People of any age, sex or economic status can become addicted to a drug. However, certain factors can affect the likelihood and speed of developing an addiction:

  • Family history of addiction. Drug addiction is more common in some families and likely involves genetic predisposition. If you have a blood relative, such as a parent or sibling, with alcohol or drug problems, you're at greater risk of developing a drug addiction.
  • Being male. Men are more likely to have problems with drugs than women are. However, progression of addictive disorders is known to be faster in females.
  • Having another mental health disorder. If you have a mental health disorder such as depression, attention-deficit/hyperactivity disorder (ADHD) or post-traumatic stress disorder, you're more likely to become dependent on drugs.
  • Peer pressure. Peer pressure is a strong factor in starting to use and abuse drugs, particularly for young people.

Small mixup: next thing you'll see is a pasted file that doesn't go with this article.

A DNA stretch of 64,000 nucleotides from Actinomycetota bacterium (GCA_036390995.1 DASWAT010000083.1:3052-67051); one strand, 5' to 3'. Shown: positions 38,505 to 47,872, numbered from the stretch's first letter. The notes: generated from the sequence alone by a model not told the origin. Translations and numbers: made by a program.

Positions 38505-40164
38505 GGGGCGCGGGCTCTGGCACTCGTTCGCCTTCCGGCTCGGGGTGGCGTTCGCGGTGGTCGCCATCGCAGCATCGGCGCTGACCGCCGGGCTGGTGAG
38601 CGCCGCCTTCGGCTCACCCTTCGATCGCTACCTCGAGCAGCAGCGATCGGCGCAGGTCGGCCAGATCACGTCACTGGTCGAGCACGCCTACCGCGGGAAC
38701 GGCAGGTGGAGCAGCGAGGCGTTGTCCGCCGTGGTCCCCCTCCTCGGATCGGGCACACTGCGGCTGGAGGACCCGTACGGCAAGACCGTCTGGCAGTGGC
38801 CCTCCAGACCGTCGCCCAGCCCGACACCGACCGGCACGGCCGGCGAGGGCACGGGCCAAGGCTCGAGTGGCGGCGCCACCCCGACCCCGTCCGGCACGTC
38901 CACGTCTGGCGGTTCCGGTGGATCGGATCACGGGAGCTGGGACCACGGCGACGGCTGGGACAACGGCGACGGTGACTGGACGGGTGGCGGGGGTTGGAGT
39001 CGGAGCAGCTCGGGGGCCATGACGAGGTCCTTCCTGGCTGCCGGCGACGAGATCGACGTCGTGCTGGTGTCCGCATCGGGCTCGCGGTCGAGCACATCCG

• Lack of family involvement. Difficult family situations or lack of a bond with your parents or siblings may increase the risk of addiction, as can a lack of parental supervision.
  • Anxiety, depression and loneliness. Using drugs can become a way of coping with these painful psychological feelings and can make these problems even worse.
  • Taking a highly addictive drug. Some drugs, such as stimulants, cocaine or painkillers, may result in faster development of addiction than other drugs. However, taking drugs considered less addicting — so-called "light drugs" — can start you on a pathway of drug use and addiction.
Oct. 15, 2014

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